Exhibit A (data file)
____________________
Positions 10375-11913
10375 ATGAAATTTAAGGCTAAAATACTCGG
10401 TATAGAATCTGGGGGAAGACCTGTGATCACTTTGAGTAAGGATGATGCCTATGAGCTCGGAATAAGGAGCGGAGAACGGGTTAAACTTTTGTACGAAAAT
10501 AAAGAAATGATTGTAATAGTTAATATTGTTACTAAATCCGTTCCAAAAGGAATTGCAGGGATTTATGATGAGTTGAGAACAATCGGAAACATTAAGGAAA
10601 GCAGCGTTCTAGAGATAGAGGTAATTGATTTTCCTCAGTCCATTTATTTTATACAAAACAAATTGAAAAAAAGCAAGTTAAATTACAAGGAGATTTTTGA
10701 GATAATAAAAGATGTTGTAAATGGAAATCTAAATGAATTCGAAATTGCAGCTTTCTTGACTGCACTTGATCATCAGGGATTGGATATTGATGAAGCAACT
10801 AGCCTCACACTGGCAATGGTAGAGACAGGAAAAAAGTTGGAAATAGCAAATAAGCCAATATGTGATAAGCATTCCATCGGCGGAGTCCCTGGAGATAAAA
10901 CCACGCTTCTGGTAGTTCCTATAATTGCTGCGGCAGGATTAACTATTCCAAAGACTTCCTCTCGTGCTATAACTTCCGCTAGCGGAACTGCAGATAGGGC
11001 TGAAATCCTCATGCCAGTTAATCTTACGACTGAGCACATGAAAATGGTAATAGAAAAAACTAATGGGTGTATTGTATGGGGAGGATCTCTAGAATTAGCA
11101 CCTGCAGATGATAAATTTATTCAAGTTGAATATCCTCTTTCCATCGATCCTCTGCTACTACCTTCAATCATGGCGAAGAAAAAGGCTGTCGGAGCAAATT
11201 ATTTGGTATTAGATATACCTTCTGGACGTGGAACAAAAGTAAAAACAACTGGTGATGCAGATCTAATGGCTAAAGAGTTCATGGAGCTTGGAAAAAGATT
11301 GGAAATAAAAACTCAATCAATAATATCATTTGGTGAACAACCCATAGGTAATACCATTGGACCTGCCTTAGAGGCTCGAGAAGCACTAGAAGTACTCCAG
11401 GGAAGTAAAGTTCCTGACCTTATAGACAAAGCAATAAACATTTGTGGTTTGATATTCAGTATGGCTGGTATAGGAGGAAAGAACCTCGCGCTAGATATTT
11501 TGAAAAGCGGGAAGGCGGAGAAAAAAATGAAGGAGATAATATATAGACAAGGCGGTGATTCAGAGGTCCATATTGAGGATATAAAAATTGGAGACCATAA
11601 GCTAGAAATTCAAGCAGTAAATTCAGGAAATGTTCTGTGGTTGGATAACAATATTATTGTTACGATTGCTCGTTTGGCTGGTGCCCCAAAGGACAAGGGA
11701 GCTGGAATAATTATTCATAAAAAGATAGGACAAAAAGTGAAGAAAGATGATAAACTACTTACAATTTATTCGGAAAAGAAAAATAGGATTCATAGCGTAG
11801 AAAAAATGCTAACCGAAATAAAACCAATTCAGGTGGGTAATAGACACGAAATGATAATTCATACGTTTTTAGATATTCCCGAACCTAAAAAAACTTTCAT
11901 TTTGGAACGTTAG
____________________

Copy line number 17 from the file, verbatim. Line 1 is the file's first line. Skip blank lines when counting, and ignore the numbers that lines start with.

11801 AAAAAATGCTAACCGAAATAAAACCAATTCAGGTGGGTAATAGACACGAAATGATAATTCATACGTTTTTAGATATTCCCGAACCTAAAAAAACTTTCAT